Tuesday, April 30, 2013

Gay Beltaine

Beltane is coming up, with all its "Tra-la, It's May!" imagery.

If you do an image search on Pinterest for "beltane" or "beltaine" you get lots of saucy pictures of white folks dressed in scanty scraps of green, with crystals or elk horns stuck on their foreheads. Or you get suggestively posed trees. There's some maypole dancing, and a few folks jumping over flames. Oh, yeah; and deely-bopper-anteneaed flower fairies.

If you do an image search for "gay beltane" or "gay beltaine" you get _nothing_. Not even gym-queens in Pan drag. Same thing for "lesbian beltane" and "LGBT beltane." Granted, this is Pinterest and not the whole internet. But still, it reflects the heteronormativity of the Neo-pagan community.

I've always had difficulties squaring homosexuality with mainstream Neo-pagan celebrations of Beltaine because attempts to do so seem like simple token substitutions (http://johnburridge.blogspot.com/2009/02/why-im-solitary-neo-pagan.html). To be fair, my latest Google search did bring up an interesting ritual exploring the erotic relationship between the Greenman and the Horned God as a metaphor for the interconnectivity of as the plant kingdom and the as the animal kingdom. ... and then it turned into a discussions of the symbolic roles of tops and bottoms.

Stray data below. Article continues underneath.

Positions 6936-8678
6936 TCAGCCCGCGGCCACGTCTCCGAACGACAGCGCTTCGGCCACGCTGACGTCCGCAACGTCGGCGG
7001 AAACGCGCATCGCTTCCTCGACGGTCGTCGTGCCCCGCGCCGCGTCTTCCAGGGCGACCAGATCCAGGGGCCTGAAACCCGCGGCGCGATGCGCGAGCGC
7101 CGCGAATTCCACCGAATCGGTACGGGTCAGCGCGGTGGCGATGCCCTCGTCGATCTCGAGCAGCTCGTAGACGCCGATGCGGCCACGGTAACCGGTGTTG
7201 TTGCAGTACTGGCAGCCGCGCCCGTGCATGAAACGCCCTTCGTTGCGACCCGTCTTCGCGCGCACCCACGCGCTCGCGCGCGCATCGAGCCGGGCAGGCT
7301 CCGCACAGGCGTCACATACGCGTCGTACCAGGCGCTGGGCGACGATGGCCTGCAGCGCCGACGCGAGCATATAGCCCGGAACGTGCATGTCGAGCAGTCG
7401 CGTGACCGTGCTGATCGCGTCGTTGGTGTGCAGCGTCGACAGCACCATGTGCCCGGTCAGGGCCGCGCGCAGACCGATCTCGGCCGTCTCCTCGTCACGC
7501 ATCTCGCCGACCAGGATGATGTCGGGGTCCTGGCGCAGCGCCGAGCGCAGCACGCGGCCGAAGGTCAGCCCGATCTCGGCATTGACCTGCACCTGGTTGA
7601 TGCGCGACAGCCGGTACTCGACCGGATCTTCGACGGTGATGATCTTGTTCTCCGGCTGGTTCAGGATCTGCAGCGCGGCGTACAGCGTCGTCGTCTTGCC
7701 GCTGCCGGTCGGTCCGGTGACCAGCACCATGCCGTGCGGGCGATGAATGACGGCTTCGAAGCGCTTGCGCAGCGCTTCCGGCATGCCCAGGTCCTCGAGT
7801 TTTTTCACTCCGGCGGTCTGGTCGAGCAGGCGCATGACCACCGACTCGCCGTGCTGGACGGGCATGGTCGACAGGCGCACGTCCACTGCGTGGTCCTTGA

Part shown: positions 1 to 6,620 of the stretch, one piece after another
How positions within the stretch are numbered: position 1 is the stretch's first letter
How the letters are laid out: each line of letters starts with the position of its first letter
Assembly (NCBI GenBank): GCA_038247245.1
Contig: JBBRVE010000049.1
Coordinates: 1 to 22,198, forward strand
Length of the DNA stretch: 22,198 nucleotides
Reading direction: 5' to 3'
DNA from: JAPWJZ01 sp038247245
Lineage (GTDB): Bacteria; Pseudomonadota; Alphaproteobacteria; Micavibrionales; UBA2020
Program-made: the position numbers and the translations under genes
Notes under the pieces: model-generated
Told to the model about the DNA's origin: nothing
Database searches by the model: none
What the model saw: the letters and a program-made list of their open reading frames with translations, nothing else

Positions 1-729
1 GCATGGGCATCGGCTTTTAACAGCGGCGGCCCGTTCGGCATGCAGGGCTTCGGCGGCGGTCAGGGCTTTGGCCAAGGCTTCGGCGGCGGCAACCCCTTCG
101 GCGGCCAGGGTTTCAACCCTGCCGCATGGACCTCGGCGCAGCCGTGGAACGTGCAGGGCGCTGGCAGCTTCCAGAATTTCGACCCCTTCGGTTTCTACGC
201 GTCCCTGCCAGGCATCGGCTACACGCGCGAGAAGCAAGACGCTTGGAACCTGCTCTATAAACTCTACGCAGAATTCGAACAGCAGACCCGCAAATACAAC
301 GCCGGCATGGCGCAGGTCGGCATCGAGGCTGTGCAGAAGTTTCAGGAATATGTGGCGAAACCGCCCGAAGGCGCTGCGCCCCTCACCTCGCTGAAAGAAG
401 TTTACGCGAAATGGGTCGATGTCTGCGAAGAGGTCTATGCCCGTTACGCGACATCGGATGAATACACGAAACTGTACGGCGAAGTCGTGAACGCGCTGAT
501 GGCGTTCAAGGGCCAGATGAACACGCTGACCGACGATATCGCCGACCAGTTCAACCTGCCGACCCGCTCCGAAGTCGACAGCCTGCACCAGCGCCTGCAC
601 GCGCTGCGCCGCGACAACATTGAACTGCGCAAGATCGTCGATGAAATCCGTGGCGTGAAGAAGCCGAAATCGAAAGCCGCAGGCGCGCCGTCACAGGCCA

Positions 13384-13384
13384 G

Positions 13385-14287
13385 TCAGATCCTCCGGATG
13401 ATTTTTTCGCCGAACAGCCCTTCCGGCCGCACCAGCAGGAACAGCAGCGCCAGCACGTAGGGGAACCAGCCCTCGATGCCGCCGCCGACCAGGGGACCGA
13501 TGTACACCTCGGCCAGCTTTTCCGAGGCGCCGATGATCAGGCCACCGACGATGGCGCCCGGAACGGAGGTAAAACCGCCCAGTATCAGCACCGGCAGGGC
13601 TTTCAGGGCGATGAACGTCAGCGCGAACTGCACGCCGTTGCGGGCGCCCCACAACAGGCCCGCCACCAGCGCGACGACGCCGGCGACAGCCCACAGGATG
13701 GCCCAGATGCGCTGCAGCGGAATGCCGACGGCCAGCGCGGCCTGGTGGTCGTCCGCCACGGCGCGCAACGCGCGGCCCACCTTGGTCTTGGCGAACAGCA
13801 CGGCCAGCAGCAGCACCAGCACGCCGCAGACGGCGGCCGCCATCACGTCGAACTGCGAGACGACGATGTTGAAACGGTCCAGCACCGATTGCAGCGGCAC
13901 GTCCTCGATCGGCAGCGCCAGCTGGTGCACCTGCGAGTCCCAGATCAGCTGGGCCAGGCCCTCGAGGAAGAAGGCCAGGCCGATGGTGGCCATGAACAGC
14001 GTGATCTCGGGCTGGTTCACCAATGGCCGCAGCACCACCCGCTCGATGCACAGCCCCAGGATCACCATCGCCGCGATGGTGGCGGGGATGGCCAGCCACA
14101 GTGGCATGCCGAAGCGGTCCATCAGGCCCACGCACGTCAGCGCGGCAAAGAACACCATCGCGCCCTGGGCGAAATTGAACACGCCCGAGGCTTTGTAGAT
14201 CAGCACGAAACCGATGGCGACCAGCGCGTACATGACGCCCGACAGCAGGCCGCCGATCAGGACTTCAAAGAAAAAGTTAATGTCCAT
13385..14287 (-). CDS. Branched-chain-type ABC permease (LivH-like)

Turning away from the internet, when I think of this time, I tend to not think in terms of Beltane and more in terms of it being The Ides of Spring: the purifying balance-point between the new beginnings of the Spring Equinox and the transformations of the Summer Solstice. For me, the male divinity of this festival manifests as an attractive man, drumming, with flowers or a wreath in his hair. I like the custom of jumping over a fire, or passing between two fires as a kind of purification--and a ritual circle of scantily-clad men drumming together around a roaring bon-fire for purification would be enchanting. And hot.

Thinking about the ritual and the erotic energy connected to this festival, I can't help think about boundaries and taboo--which circles around again to purification. And then I get conflicted thinking about how to share this kind of festival with my family. I know balancing body- and sex-positive ritual with family-friendly ritual is an on-going debate within the NeoPagan community, and it gets even more complicated in a mixed-faith family. I imagine some Neo-Pagan families get a babysitter for the "adult" rituals.

Beltane Babysitter. Now there's a story idea.
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